The WDFW carried on most of the summer and into the fall killing wolves, eventually taking the lives of six adults and a pup in the pack. The department confirmed the pack killed five Diamond M calves and one cow from another ranch.
For all the controversy, Wielgus said he is still optimistic wolves will recover from local extinction in Washington. He doesn’t think the same for himself.
The news release disavowing his statements was never shown to him, Wielgus said, and misconstrued a short conversation by phone between him and Mittelhammer.
While he has since attained tenure, Wielgus said he no longer wants to work at the university. “They called me a liar and ruined my career.”
Robert Wielgus gets ready to listen for the radio collar on the sole surviving adult of the Profanity Peak pack, mostly killed off by the Washington Department of Fish and Wildlife last summer for killing ranchers’ cattle. (Steve Ringman / The Seattle Times)
Wielgus’ conflicts with the university would continue, after he emailed a news release reporting the latest findings from his lab to the state’s Wolf Advisory Group (WAG) and others as the group debated wolf policy for 2017.
Wolf kills of livestock were exceedingly rare, Wielgus reported, occurring in fewer than 1 percent of the livestock tracked by his lab. Only in the case of the Profanity Peak pack, where cattle and a salt block to attract them were milling around the wolves’ activity area, had there been multiple calf kills, more than anywhere else surveyed, Wielgus reported.
Wielgus had sent the release to WSU communications staff and administrators and received preapproval by Mittelhammer before putting it out as his personal opinion and not on behalf of the university, as they requested. But that strategy, intended to create distance between Wielgus and WSU, just created confusion.
In an email to Mulick, the WSU state relations director, Tom Davis, of the Washington Farm Bureau and a WAG member, objected that Wielgus was sending out a press release about his publicly funded research findings but labeling them his personal opinion. He also said he wouldn’t attend the meeting if Wielgus was allowed to speak.
Mittelhammer went into response mode, personally meeting with Kretz and other lawmakers, then attending the advisory group meeting with several WSU officials. He followed up with a letter to lawmakers on April 12 reassuring them “while an irritant, the deliberations of the WAG were fortunately not significantly affected by Dr. Wielgus’ attempt to influence the group’s deliberations through the dissemination of his so-called “press release” document.
“That said, on a more individual and personal basis, it did also appear that Dr. Wielgus’ actions did negatively impact a number of individuals in the room who felt that the document reinvigorated negative feelings toward ranchers by wolf protectionists.”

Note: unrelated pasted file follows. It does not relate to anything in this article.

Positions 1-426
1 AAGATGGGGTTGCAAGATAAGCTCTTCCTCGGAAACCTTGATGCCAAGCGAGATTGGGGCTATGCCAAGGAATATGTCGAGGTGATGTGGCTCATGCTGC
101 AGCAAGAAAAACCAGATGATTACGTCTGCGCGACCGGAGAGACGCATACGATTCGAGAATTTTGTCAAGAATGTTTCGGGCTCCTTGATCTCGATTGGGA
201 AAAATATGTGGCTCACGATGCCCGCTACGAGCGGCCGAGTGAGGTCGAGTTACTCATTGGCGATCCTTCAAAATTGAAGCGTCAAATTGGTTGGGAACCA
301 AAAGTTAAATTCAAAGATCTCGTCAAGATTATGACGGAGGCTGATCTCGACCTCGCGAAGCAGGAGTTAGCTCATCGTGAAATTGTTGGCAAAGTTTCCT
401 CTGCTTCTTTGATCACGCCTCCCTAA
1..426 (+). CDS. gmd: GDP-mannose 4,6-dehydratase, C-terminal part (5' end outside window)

He assured the lawmakers he had sent Wielgus a second “memo of concern,” and promised to follow up with investigations of whether Wielgus had broken state law by illegal lobbying and sending the press release on his state email account. He also promised an internal review of Wielgus’ 2014 wolf paper.
By May, WSU President Kirk Schulz informed Mittelhammer he was concerned WSU might be branded with an “anti-ranching sentiment.”
In other emails, the university president and Mittelhammer agreed they needed to address the school’s relationship with ranchers in future faculty hires. “I feel that they need an internal champion or person that they can work with,” Schulz wrote.
“No evidence of research misconduct”
By then, WSU had cleared Wielgus of any scientific wrongdoing. On May 29, Christopher Keane, the vice president for research at WSU, wrote Kretz and Senate Majority Leader Mark Schoesler, R-Ritzville, thanking them for meeting with him in Olympia to express concern about Wielgus’ research.
However, the result of the subsequent independent review completed by a WSU statistician was clear: “There is no evidence of research misconduct in this matter,” Keane wrote.
But for faculty at WSU, the message nonetheless was clear, said Donna Potts, president of the local chapter of the American Association of University Professors (AAUP), the nation’s oldest and largest advocacy group for academic freedom. “It was very disturbing; I had never seen anything like it,” Potts, a member of the English department, said of WSU’s treatment of a senior faculty member.
Robert Wielgus relaxes at his wolf camp, used when trapping and collaring wolves for his work studying the interactions of cattle and wolves. His studies have found most wolves don’t attack livestock and that killing wolves to protect cattle and sheep can be counterproductive, leading to more mayhem by socially destabilized wolf packs. (Steve Ringman / The Seattle Times)
Cary Nelson, former national president of the AAUP, who spoke on the issue at WSU last spring, said pressure from industry and from lawmakers friendly to it is nothing unusual. “But it’s up to a university to protect its faculty.”
Actions by state lawmakers and WSU administrators such as those taken against Wielgus have a “chilling effect” on research that could be perceived as controversial, Nelson said.
Scientists who have worked with Wielgus said they are concerned by what they see.
“It’s not that Rob hasn’t stirred up the hornets’ nest — he can test the limits and some people think he is not very diplomatic,” said Gary Koehler, of Wenatchee, who collaborated with Wielgus on bear and cougar research before retiring from the department after 14 years. “But he is a straight shooter.
“Rob is without a doubt one of the top carnivore ecologists in North America. I think Rob has been thrown under the bus.”